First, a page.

A final point on the theory aspect of variation. Remember the dynamic systems theory? If not, check out this post and this post to learn more. One component of this theory that has relevance here is that biological systems are always undergoing change - we are in essence, never the same as we were yesterday, the week before, last year and so on. Are cells are in constant turnover - we’re essentially a new person! Let’s apply this concept to training for a moment. While we continue to adapt and change (as a result of both genetic and environmental factors), the same exercise or drill, for instance, is not really the same. If I’ve improved the mechanics of a squat, I now have different recruitment patterns when squatting - this in itself is a form of variation. Pardon my philosophical rant for a moment - this concept is still a work in progress but something to think about during the long-term training process.
Applying Variation to Training
If you recall from last week’s post, the principle of progressive loading states that, on a macro level, when we provide a greater training stimulus, we essentially ‘progress’ various biomotor abilities. The key here being that this is done on a ‘macro’ level. Adding variation to training allows us to continue loading over a long-period of time (years of training). Let’s explore this in 3 key areas, intensity, volume and exercise/drill selection.
There are many different ways that we can use intensity to progress a player’s performance. For instance, when doing jumps, short sprints, change-of-direction drills and so on, we can begin with lower intensities of effort - i.e. asking the athlete to jump at 75% intensity instead of 100%. Why would we do this, you may ask? Here are a couple of reasons - first, going full out every time we train is demanding and taxing; sustaining this amount of effort over long periods of time is impossible. Secondly, performing exercises and drills at submaximal intensities still enable athletes to improve. Elite sprint coaches often prescribe sprint drills that are submaximal in intensity….and their athletes still get faster! Lastly, working at submax intensities leaves room for growth - increasing it over time. The most effective approach - according to research (Plisk and Stone 2003) and practice is to vary intensities.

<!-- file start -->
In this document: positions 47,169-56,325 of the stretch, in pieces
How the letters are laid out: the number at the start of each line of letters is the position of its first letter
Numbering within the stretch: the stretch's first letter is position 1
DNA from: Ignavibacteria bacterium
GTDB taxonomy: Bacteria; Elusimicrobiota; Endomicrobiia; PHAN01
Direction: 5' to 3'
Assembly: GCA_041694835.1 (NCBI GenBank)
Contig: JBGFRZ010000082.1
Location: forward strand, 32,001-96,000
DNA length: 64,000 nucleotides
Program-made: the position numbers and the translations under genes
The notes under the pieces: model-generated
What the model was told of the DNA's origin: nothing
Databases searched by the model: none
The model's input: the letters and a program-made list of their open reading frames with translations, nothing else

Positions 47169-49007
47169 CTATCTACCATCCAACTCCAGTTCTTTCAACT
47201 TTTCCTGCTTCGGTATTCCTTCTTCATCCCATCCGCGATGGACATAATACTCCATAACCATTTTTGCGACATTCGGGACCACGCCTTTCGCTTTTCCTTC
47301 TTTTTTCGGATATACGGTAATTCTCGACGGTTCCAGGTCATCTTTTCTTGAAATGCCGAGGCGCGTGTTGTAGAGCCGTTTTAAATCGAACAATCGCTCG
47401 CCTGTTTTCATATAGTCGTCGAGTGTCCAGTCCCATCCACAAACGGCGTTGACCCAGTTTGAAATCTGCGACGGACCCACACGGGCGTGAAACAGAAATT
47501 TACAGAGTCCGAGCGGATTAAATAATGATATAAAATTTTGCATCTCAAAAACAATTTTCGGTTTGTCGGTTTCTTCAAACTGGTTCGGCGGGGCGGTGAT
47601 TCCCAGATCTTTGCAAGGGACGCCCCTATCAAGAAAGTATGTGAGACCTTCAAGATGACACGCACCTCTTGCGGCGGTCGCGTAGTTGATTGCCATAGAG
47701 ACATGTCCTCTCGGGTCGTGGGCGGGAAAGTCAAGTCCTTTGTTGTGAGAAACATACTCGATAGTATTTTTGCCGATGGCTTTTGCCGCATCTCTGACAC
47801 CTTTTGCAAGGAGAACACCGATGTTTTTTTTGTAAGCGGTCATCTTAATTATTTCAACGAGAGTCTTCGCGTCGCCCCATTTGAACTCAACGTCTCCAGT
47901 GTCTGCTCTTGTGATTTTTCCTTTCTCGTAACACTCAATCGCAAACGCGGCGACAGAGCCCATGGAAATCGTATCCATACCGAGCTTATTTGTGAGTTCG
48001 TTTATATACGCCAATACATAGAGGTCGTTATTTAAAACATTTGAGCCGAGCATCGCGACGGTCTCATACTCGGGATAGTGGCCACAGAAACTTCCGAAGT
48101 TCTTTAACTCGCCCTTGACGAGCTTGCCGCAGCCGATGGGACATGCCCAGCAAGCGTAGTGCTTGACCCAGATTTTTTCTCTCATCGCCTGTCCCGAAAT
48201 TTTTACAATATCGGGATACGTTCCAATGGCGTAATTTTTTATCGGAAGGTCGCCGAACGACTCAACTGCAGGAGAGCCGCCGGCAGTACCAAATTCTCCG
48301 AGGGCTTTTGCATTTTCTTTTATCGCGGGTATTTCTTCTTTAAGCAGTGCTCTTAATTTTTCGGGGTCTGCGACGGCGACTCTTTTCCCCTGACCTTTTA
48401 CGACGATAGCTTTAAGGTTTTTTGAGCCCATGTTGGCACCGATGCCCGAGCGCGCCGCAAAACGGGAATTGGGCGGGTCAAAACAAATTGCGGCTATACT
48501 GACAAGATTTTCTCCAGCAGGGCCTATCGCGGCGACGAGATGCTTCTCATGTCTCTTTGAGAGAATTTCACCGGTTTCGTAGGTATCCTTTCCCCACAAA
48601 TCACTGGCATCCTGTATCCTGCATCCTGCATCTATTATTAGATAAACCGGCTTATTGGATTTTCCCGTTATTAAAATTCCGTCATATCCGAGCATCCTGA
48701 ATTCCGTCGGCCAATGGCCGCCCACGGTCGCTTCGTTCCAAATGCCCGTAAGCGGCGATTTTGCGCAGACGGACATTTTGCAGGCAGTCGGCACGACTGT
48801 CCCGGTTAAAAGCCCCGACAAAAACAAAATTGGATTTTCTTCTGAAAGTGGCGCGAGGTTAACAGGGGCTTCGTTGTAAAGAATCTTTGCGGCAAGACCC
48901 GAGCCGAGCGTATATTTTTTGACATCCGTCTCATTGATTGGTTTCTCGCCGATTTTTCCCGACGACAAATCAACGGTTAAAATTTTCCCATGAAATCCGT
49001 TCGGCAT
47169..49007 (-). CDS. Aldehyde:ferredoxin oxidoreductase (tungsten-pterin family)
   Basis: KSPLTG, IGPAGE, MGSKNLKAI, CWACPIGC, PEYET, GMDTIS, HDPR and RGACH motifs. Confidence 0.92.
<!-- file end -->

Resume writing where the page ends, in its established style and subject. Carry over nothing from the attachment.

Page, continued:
A similar story exists with on-court tennis play. Do we ALWAYS have to hit groundies with full out intensity to improve? I’d argue NO! I’ve seen it firsthand with some of the best juniors and pros in the world. While working with a WTA player, some practice sessions we’re intentionally prescribed at lower intensities of hitting. In academy settings, my colleagues and I have done the same. In preparation blocks we’d often prescribe 70-80% hitting loads. At slower speeds, certain mechanical deficiencies can be targeted that may, in the long-term, result in increases in efficiency, speed of execution and so on.
Similar to intensity, high volumes of work are not always necessary for improvements to occur. Add to that the fact that volume and intensity are highly related. Elite players cannot sustain high volumes of work at high intensities for very long. This is where coaches can manipulate either or both, on micro and macro level. Various schools of thought exist on this topic. Elite coaches from a variety of sports have had success by manipulating only intensity, and keeping volumes high. On the tennis court, that would mean keeping practices consistently at 90 minutes in duration, for instance, but varying the intensity of these sessions.
Others, on the other hand, have done the contrary; varying volume but keeping intensities high. This strategy might be most appropriate the days and weeks leading up to a tournament - a coach keeps the intensity of practices high (so that players are training/playing practice points at conditions that closely mimick matches) but manipulating the duration of these practices - shorter and shorter as the tournament approaches. Both strategies likely have their place at different times of the year, with different athletes (principle of individualization) and at different developmental levels. One thing is common, however, is that this variance in volume and intensity is crucial to manage an athlete’s fatigue, energy and fitness levels - the aim being to optimize competitive readiness.